Jamaica will be hoping to secure their 34th straight Caribbean Free Trade Association (CARIFTA) Games title when action is due to get underway at the Thomas Robinson Stadium in the Bahamas capital Nassau tomorrow.
The Jamaicans won an outstanding 86 medals at last year's event, including 39 gold, 28 silver and 19 bronze, and are once again sending a strong-looking team to the Games, due to conclude on Monday (April 2).
The standout name on the Jamaican roster is 14-year-old Briana Williams, who recently set a world age-group record of 11.13sec in the 100 metres at the Bob Hayes Invitational in Jacksonville in the United States.
The team also includes Kevona Davis, winner of the girls' under-18 100m competition in Curacao last year and, Amoi Brown, the defending under-20 100m hurdles champion.
Under-20 400m champion Christopher Taylor is another name to look out for on the Jamaican team along with defending discus champion Roje Stona.
Although they have little chance of winning the title, Trinidad and Tobago will also fancy their chances of doing well at these Games.
Despite taking a smaller team than last year, as reported by Newsday, head coach Nadine Hamid said she is expecting her team to put in a good performance.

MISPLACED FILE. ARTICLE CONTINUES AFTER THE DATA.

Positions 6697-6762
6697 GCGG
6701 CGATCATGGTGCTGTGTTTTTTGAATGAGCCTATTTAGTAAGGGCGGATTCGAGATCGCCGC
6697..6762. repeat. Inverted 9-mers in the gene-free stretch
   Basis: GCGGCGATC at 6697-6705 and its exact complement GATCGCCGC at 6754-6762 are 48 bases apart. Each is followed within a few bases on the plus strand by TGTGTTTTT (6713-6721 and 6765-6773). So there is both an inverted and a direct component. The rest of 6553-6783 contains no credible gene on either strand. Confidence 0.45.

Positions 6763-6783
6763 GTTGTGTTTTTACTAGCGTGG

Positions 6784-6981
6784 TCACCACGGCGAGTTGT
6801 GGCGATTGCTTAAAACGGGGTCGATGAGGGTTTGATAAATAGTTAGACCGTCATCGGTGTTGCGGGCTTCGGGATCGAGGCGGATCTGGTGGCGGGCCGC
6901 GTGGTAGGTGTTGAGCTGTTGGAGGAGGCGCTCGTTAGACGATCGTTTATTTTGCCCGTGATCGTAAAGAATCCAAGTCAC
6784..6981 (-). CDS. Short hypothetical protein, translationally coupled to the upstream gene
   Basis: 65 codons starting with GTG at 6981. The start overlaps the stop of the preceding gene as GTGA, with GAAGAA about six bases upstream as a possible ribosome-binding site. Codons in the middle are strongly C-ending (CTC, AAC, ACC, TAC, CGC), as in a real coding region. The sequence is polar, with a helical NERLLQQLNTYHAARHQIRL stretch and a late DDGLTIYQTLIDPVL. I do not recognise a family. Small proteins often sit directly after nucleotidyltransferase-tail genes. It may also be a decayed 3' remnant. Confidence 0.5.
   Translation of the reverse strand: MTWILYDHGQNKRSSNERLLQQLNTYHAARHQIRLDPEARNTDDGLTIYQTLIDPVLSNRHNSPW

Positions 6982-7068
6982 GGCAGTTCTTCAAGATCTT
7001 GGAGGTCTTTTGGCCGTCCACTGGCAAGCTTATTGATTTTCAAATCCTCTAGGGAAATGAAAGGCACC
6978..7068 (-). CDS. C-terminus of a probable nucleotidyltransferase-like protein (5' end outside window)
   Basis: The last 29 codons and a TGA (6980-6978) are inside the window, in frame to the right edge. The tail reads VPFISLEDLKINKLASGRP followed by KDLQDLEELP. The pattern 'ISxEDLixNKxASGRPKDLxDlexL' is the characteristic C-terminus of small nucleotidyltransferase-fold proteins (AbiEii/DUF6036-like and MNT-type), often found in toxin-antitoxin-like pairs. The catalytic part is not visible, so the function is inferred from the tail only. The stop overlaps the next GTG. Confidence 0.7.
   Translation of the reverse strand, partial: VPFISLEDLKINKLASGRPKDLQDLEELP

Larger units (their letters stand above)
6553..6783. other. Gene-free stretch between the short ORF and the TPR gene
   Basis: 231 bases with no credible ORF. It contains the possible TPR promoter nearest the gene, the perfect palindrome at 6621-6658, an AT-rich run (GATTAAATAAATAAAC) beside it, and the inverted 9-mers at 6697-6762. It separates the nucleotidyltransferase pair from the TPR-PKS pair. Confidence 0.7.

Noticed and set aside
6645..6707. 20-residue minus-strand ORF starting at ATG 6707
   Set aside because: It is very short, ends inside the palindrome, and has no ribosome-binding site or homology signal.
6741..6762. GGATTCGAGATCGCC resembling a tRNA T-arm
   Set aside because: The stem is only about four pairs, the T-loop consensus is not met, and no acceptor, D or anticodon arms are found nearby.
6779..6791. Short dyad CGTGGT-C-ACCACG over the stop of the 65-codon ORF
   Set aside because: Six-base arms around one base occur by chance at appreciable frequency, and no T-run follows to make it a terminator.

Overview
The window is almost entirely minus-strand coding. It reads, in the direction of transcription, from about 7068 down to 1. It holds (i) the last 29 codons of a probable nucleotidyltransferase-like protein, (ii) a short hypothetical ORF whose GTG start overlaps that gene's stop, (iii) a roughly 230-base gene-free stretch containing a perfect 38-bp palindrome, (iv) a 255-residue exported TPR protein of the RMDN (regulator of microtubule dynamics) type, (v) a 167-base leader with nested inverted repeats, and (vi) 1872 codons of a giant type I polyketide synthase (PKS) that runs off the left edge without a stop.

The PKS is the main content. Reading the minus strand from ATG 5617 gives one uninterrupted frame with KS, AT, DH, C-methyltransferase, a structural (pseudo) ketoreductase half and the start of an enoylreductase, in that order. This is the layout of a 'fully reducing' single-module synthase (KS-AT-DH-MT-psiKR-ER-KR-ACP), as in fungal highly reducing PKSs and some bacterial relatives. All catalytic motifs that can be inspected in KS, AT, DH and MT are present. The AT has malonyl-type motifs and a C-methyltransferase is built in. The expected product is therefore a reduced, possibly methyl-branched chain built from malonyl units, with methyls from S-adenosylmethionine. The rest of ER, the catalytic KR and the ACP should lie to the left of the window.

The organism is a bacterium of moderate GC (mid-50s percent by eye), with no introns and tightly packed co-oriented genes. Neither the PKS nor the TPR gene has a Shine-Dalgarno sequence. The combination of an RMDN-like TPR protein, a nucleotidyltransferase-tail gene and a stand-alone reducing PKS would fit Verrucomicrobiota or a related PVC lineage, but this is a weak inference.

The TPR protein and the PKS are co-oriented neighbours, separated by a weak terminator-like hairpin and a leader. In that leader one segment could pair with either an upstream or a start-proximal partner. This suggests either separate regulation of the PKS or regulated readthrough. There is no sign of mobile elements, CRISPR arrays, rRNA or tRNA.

"Everyone as far as we know, and as far as the doctors know from the reports, is healthy and ready physically," she said.
"We are trying to get them in that mental state and ready for competition also.
"I am not one to predict medals.
"We have a smaller team, [but] this year in terms of quality, it is probably on par with last year’s team.
"We are expecting medals but to say we are going to beat 22 [last year’s total], I honestly can’t predict that, but we really hoping to do well with a smaller team this year."
The Bahamas will be hosting the Games for the eighth time this weekend with 500 athletes from 26 countries set to compete at the 47th edition of the event.
The CARIFTA Games, which is open to athletes in under-17 and under-20 categories, are designed to enhance relations between the English-speaking countries of the Caribbean.
Among the athletes to have competed in the Games are Olympic champions and world record holders like Usain Bolt and Veronica Campbell-Brown of Jamaica, Kim Collins of St Kitts-Nevis, Pauline Davis-Thompson of the Bahamas, Alleyne Francique of Grenada and Obadele Thompson of Barbados.